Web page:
The owner of the River City Marketplace announced Tuesday that it had selected Franklin Street to be its leasing agent at the more than 900,000-square-foot North Jacksonville power center.
Whitney Kantor and Carrie Smith of Franklin Street will be the leasing brokers for the property.
The Ramco-Gershenson Property Trust developed the center located along Interstate 95 and east of the Jacksonville International Airport.
The center opened in 2006 and is anchored by Regal Cinemas, Lowe’s, Walmart, Ross Dress for Less, Michaels, Bed Bath & Beyond and Best Buy.
JJ Bujalski, a regional leasing manager with RGPT, said that the company plans to build another 40,000 square feet of space at the center, with nearly 14,000 square feet “spoken for” already.
Both Bujalski and Kantor, Franklin Street North Florida’s director of retail leasing, sat down with the Jacksonville Business Journal to discuss the change.
Can you tell me a little about how the property is doing today.
JJ: Even during the recession, a lot of the retailers at the River City Marketplace experienced increases in their sales comps, which was an anomaly and spoke to the strength of the asset. Sales to this day continue, for the most part, experience year-over-year positive comps. We have one vacancy right now and we see additional opportunities to construction more space at the center. We’ve come to the conclusion that now is the right time to develop additional retail space and have made the decision to bring on Franklin Street to assist with that process. One of the things we are honed in on is bringing additional local retailers to the property. The ones that we do have are a great part of our center.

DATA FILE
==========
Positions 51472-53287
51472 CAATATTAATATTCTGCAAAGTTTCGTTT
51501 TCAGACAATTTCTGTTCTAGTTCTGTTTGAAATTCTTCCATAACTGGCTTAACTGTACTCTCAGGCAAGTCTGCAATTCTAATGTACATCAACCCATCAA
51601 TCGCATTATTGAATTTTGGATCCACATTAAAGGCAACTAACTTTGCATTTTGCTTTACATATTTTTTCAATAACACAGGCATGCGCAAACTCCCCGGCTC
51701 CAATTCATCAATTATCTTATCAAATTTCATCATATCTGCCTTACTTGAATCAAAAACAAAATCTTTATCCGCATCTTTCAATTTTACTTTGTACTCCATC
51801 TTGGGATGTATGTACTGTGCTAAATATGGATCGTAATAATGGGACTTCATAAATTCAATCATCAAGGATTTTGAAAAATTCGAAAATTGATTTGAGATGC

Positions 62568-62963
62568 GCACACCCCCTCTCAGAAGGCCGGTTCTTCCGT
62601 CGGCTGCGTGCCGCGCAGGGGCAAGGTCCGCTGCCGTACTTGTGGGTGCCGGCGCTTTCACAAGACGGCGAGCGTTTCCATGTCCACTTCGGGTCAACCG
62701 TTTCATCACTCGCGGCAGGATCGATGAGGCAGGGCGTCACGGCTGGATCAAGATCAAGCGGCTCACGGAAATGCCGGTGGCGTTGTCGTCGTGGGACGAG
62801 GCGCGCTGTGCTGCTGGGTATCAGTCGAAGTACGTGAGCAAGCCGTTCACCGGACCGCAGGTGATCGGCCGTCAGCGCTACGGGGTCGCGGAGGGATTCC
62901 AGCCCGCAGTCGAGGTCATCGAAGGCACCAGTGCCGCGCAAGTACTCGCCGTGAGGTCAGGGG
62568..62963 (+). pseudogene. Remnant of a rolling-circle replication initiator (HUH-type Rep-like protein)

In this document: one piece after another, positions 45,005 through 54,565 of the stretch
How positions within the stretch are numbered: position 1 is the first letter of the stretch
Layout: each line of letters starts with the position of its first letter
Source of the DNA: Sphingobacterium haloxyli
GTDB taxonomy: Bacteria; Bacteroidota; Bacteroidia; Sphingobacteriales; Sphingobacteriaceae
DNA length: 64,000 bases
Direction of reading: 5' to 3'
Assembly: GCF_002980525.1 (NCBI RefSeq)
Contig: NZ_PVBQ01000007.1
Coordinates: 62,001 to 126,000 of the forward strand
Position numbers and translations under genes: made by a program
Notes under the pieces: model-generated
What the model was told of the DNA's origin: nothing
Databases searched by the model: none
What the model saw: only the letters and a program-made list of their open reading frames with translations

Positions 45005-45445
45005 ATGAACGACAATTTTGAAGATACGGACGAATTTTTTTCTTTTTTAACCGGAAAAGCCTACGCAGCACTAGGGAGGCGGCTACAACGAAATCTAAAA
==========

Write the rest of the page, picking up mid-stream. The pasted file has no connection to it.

That’s really interesting about the future development. What are you seeing in the center that leads you to believe that more development will be supported?
Kantor: River City Marketplace is a property that has not yet reached it’s full potential. It’s the perfect storm that’s happening across the Northside [of Jacksonville]. Preceding the Amazon announcement, you have UF Health that is growing and will continue to grow, Amazon choosing to locate on the Northside is only fueling what has long been a underserved market. You layer into that the multifamily development that’s happening, Ramco sees this as an opportunity to further River City Marketplace and the entire infrastructure that sits there to the east side of the interstate, as a community center and gathering place. The success of the retailers in that area was prior to much of the growth that’s happened in the area in recent years. The very high sales volumes proved what Ramco saw in this underserved market. This center is pulling as far away as South Georgia and the growing Yulee communities. It also pulls up from the Avondale, Riverside and even the Westside areas. We see this center as an evolving epicenter that is the community center of the Northside.
How much space would Ramco look to build there?
JJ: We have 14,000-square-foot building that’s furthest along in the planning process that will go in front of Lowe’s. Most of that 14,000 square feet has been spoken for. We are also looking at building up to 25,000 square feet that has visibility from Interstate 95. That’s composed of two different pads. Just shy of 40,000 square feet. We just opened 6,000 square feet of space in front of Lowe’s as well.